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English soccer getting too violent?

David Hirshey asks: Has the English Premier League turned into an abattoir of shattered tibias, fractured fibulas and shredded metatarsals? How long before special wings at hospitals are created for the purpose of reattaching EPL players' legs?

The first weeks of this season have seen several players go down with significant injuries -- Fulham's Bobby Zamora, Everton's Jack Rodwell, Spurs' Luka Modric and Manchester City's Aleksandar Kolarov. Hirshey also recalls injuries suffered because of bad fouls by Arsenal's Eduardo (2008) and Aaron Ramsey (February). And Portsmouth's Kevin-Prince Boateng's flying leg whip that ripped Michael Ballack's ankle to pieces last season and kept the German captain out of the World Cup.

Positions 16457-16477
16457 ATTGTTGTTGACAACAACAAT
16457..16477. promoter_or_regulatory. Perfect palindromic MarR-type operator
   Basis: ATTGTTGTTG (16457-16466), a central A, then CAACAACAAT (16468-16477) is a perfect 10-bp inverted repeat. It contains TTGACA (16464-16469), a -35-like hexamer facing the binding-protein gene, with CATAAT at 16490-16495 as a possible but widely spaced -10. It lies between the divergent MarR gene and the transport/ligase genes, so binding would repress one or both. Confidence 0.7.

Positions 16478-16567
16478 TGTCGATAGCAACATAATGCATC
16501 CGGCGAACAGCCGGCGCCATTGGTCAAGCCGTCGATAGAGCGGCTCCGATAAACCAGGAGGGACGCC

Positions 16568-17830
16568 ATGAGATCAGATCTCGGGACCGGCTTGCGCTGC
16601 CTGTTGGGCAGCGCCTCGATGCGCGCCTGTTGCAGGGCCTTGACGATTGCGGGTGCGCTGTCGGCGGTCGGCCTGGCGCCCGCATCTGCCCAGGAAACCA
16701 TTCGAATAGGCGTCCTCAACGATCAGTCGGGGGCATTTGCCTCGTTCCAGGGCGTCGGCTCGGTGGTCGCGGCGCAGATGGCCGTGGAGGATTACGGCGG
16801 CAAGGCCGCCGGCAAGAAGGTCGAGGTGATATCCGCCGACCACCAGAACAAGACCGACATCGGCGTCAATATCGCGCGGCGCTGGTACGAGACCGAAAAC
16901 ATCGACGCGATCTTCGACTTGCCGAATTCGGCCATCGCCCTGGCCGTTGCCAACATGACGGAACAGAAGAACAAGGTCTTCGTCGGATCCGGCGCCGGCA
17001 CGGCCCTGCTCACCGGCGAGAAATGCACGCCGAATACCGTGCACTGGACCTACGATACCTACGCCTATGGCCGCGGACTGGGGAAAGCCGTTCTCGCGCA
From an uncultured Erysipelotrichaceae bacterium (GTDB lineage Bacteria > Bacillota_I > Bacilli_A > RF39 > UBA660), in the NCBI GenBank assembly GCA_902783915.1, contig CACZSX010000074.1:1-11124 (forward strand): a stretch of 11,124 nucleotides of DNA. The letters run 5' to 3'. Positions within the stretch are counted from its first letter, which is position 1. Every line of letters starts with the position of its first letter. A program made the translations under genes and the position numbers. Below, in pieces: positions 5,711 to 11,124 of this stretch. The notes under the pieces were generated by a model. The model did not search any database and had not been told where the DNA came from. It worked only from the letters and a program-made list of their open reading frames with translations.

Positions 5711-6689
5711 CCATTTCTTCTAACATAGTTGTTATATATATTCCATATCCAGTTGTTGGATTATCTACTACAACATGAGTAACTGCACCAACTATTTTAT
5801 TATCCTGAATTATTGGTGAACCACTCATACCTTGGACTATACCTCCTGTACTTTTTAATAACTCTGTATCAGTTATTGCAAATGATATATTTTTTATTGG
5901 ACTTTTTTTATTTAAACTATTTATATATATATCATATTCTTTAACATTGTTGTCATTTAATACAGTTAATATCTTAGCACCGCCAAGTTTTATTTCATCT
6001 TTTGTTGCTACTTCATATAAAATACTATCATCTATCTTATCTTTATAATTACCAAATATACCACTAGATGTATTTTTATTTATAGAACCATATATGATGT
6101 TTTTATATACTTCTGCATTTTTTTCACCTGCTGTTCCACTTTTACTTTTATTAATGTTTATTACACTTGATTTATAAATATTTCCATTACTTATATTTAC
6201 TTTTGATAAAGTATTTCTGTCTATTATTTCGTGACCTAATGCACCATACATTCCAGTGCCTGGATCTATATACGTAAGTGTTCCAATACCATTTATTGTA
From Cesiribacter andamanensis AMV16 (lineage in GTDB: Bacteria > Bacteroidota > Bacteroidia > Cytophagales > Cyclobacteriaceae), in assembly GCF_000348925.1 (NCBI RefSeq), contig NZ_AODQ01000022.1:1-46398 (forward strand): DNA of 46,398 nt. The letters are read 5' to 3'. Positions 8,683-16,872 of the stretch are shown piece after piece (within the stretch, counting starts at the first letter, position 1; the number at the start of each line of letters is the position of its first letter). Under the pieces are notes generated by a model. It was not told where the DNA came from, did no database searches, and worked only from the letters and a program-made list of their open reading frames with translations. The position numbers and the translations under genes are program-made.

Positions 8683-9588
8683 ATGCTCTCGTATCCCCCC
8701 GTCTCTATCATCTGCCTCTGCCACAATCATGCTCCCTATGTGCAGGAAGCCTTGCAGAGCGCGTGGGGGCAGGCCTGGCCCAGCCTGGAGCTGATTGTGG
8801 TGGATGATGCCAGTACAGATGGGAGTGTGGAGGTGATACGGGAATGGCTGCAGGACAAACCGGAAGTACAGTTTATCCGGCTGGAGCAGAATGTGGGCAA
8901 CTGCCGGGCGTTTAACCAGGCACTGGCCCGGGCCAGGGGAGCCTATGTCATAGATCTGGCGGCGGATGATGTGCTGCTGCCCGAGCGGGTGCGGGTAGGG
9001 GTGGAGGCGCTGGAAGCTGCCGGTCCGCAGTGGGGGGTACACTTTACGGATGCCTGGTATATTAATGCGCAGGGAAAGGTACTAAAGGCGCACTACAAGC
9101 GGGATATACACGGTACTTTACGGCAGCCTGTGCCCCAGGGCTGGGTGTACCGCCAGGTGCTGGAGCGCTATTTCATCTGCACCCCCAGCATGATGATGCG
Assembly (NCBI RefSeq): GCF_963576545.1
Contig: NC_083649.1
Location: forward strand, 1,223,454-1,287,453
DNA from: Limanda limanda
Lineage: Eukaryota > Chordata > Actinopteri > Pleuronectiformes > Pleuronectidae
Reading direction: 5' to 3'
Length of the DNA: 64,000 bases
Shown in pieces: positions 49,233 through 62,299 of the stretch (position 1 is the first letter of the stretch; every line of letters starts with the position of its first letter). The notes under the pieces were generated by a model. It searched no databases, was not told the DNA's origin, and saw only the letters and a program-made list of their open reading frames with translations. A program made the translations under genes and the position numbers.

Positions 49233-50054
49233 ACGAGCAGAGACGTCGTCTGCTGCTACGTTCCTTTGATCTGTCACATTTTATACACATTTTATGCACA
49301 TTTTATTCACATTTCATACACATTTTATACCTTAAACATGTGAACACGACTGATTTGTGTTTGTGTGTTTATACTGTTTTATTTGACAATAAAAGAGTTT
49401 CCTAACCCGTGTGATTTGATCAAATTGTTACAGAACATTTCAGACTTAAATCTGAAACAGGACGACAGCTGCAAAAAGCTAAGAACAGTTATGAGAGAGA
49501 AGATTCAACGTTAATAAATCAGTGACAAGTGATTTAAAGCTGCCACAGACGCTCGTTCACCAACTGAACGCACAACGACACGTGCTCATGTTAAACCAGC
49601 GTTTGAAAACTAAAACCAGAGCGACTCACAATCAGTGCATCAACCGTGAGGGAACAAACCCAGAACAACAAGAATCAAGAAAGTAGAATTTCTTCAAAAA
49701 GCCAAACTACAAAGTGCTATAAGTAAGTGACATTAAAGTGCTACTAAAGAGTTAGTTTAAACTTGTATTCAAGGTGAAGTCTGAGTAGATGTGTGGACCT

Writes Hirshey: "What is it about the English game that leads to such sanctioned violence? Perhaps it's symptomatic of the macho British culture, or maybe it's the only way some talent-shy teams can hope to remain seated at the EPL's top table. But regardless of its causes, the effects are manifest. We're now at a point where the hardest-working men on the field are the guys who carry the stretcher. ...

"Don't get me wrong. I realize that soccer is a contact sport. I even accept that power and aggression are just as much a part of the game as speed and skill. But at the risk of going all Wengerish on you, I worry that the EPL will soon need a bionic limb factory if it doesn't clean up its act."

Read the whole story at ESPN Soccernet »

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